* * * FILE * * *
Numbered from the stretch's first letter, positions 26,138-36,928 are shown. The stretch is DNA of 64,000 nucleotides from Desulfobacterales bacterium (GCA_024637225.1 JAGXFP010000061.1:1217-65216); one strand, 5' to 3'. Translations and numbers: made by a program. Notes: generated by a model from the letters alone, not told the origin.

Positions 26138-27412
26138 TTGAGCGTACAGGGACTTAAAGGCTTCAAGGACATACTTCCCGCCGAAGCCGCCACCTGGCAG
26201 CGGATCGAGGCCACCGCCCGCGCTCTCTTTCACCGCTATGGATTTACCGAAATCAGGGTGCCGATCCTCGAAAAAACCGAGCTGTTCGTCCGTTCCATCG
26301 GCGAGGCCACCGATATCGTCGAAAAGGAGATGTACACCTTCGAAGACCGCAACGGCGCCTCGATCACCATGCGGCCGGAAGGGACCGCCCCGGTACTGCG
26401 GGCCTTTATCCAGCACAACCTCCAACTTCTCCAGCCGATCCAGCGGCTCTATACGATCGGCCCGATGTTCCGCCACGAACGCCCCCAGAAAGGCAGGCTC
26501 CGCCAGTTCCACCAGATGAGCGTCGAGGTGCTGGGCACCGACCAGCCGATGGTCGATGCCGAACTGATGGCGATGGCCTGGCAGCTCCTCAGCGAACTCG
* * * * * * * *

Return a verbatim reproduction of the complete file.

Numbered from the stretch's first letter, positions 26,138-36,928 are shown. The stretch is DNA of 64,000 nucleotides from Desulfobacterales bacterium (GCA_024637225.1 JAGXFP010000061.1:1217-65216); one strand, 5' to 3'. Translations and numbers: made by a program. Notes: generated by a model from the letters alone, not told the origin.

Positions 26138-27412
26138 TTGAGCGTACAGGGACTTAAAGGCTTCAAGGACATACTTCCCGCCGAAGCCGCCACCTGGCAG
26201 CGGATCGAGGCCACCGCCCGCGCTCTCTTTCACCGCTATGGATTTACCGAAATCAGGGTGCCGATCCTCGAAAAAACCGAGCTGTTCGTCCGTTCCATCG
26301 GCGAGGCCACCGATATCGTCGAAAAGGAGATGTACACCTTCGAAGACCGCAACGGCGCCTCGATCACCATGCGGCCGGAAGGGACCGCCCCGGTACTGCG
26401 GGCCTTTATCCAGCACAACCTCCAACTTCTCCAGCCGATCCAGCGGCTCTATACGATCGGCCCGATGTTCCGCCACGAACGCCCCCAGAAAGGCAGGCTC
26501 CGCCAGTTCCACCAGATGAGCGTCGAGGTGCTGGGCACCGACCAGCCGATGGTCGATGCCGAACTGATGGCGATGGCCTGGCAGCTCCTCAGCGAACTCG